Peak power estimate from radar equation
Pt = radareqpow(lambda,tgtrng,SNR,Tau)
Pt = radareqpow(...,Name,Value)
the peak transmit power required for a radar operating at a wavelength
Pt = radareqpow(
lambda meters to achieve the specified signal-to-noise
SNR in decibels for a target at a range
tgtrng meters. The target has a nonfluctuating
radar cross section (RCS) of 1 square meter.
Wavelength of radar operating frequency (in meters). The wavelength is the ratio of the wave propagation speed to frequency. For electromagnetic waves, the speed of propagation is the speed of light. Denoting the speed of light by c and the frequency (in hertz) of the wave by f, the equation for wavelength is:
Target range in meters. When the transmitter and receiver are
colocated (monostatic radar),
The minimum output signal-to-noise ratio at the receiver in decibels.
Single pulse duration in seconds.
Transmitter and receiver gain in decibels (dB). When the transmitter
and receiver are colocated (monostatic radar),
System loss in decibels (dB).
Radar cross section in square meters. The target RCS is nonfluctuating.
System noise temperature in kelvin. The system noise temperature is the product of the system temperature and the noise figure.
Default: 290 kelvin
Transmitter peak power in watts.
Estimate the required peak transmit power required to achieve a minimum SNR of 6 dB for a target at a range of 50 km. The target has a nonfluctuating RCS of 1 m². The radar operating frequency is 1 GHz. The pulse duration is 1 μs.
fc = 1.0e9; lambda = physconst('LightSpeed')/fc; tgtrng = 50e3; tau = 1e-6; SNR = 6; Pt = radareqpow(lambda,tgtrng,SNR,tau)
Pt = 2.1996e+05
Estimate the required peak transmit power required to achieve a minimum SNR of 10 dB for a target with an RCS of 0.5 m² at a range of 50 km. The radar operating frequency is 10 GHz. The pulse duration is 1 μs. Assume a transmit and receive gain of 30 dB and an overall loss factor of 3 dB. The system temperature is 300 K.
fc = 10.0e9; lambda = physconst('LightSpeed')/fc; Pt = radareqpow(lambda,50e3,10,1e-6,'RCS',0.5,... 'Gain',30,'Ts',300,'Loss',3)
Pt = 2.2809e+06
Estimate the required peak transmit power for a bistatic radar to achieve a minimum SNR of 6 dB for a target with an RCS of 1 m². The target is 50 km from the transmitter and 75 km from the receiver. The radar operating frequency is 10 GHz and the pulse duration is 10 μs. The transmitter and receiver gains are 40 dB and 20 dB, respectively.
fc = 10.0e9; lambda = physconst('LightSpeed')/fc; SNR = 6; tau = 10e-6; TxRng = 50e3; RvRng = 75e3; TxRvRng =[TxRng RvRng]; TxGain = 40; RvGain = 20; Gain = [TxGain RvGain]; Pt = radareqpow(lambda,TxRvRng,SNR,tau,'Gain',Gain)
Pt = 4.9492e+04
The point target radar range equation estimates the power at the input to the receiver for a target of a given radar cross section at a specified range. The model is deterministic and assumes isotropic radiators. The equation for the power at the input to the receiver is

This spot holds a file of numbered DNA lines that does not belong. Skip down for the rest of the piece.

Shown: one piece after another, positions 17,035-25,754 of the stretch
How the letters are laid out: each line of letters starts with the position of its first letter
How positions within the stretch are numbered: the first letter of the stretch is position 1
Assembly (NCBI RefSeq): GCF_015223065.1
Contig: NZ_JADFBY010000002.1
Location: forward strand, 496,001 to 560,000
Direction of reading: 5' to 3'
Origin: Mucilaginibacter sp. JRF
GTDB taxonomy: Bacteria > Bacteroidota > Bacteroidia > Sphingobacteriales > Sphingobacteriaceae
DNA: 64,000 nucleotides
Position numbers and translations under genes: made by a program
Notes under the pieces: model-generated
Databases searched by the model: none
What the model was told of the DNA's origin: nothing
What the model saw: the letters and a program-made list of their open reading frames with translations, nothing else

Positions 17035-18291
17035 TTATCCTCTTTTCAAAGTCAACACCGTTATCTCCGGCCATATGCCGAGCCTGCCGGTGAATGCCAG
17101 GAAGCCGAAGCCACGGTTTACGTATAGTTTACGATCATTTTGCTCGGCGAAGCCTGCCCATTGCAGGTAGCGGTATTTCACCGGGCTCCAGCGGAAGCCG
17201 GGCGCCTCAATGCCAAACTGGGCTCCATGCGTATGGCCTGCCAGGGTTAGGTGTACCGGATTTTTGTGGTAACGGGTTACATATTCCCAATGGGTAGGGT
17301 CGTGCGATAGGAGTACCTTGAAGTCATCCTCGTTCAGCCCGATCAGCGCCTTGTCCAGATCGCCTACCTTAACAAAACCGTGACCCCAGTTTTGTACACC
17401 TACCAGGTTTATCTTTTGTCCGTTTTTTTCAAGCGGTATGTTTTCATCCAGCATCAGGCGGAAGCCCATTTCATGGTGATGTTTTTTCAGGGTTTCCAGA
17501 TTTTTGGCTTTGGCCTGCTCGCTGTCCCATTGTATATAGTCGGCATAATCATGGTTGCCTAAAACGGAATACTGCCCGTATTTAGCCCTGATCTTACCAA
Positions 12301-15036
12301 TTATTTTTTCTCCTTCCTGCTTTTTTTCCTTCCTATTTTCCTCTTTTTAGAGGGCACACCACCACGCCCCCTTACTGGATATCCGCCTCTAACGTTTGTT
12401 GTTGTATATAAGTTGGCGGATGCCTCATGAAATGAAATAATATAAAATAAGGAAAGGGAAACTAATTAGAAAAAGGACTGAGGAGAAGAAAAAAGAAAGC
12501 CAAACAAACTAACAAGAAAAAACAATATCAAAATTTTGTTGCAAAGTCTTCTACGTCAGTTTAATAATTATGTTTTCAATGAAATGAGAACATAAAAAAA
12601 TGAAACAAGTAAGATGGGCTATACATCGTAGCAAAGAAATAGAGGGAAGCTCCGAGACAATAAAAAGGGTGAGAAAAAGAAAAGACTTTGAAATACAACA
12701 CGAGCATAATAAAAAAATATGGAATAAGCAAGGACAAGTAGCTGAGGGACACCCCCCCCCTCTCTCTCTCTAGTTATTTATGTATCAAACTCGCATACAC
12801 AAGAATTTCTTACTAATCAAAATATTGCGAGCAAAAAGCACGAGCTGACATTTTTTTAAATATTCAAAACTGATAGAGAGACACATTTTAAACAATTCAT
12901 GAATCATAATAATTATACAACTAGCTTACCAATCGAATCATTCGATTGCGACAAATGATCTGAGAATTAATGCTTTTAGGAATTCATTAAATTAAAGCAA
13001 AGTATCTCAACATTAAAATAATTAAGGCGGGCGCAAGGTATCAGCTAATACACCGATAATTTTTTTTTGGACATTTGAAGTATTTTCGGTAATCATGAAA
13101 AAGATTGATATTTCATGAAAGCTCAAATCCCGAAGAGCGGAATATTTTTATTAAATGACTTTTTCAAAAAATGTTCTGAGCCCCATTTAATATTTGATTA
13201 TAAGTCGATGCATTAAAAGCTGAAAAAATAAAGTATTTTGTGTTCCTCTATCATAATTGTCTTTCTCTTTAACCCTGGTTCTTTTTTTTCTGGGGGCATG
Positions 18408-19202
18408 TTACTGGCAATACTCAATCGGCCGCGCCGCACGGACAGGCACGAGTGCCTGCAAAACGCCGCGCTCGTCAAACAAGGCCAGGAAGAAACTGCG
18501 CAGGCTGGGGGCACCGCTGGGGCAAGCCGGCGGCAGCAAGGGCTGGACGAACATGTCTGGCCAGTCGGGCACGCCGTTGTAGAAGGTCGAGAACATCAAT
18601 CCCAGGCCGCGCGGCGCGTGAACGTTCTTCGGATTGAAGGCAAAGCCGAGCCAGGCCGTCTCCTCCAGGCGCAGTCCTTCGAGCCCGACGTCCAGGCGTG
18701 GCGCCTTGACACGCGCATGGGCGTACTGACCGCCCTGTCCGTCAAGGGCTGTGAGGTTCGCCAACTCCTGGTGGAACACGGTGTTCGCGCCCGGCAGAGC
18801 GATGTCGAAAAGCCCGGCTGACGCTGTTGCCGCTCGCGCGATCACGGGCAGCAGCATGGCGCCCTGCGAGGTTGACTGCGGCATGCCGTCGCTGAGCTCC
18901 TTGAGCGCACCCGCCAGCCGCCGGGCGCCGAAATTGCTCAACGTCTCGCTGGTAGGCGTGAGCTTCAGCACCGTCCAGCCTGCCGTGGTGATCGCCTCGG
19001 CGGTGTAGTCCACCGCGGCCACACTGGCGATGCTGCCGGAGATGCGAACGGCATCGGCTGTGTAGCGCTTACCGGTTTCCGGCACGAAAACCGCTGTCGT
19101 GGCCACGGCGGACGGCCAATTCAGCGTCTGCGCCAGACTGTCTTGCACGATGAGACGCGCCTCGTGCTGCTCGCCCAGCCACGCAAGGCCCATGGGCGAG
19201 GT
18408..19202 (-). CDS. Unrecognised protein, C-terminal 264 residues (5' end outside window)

where the terms in the equation are:
Pt — Peak transmit power in watts
Gt — Transmitter gain in decibels
Gr — Receiver gain in decibels. If the radar is monostatic, the transmitter and receiver gains are identical.
λ — Radar operating frequency wavelength in meters
σ — Target's nonfluctuating radar cross section in square meters
L — General loss factor in decibels that accounts for both system and propagation loss
Rt — Range from the transmitter to the target
Rr — Range from the receiver to the target. If the radar is monostatic, the transmitter and receiver ranges are identical.
Terms expressed in decibels such as the loss and gain factors enter the equation in the form 10x/10 where x denotes the variable. For example, the default loss factor of 0 dB results in a loss term of 100/10=1.
The equation for the power at the input to the receiver represents the signal term in the signal-to-noise ratio. To model the noise term, assume the thermal noise in the receiver has a white noise power spectral density (PSD) given by:
where k is the Boltzmann constant and T is the effective noise temperature. The receiver acts as a filter to shape the white noise PSD. Assume that the magnitude squared receiver frequency response approximates a rectangular filter with bandwidth equal to the reciprocal of the pulse duration, 1/τ. The total noise power at the output of the receiver is:
where Fn is the receiver noise factor.
The product of the effective noise temperature and the receiver noise factor is referred to as the system temperature and is denoted by Ts, so that Ts=TFn .
 Richards, M. A. Fundamentals of Radar Signal Processing. New York: McGraw-Hill, 2005.
 Skolnik, M. Introduction to Radar Systems. New York: McGraw-Hill, 1980.
 Willis, N. J. Bistatic Radar. Raleigh, NC: SciTech Publishing, 2005.
Usage notes and limitations:
Does not support variable-size inputs.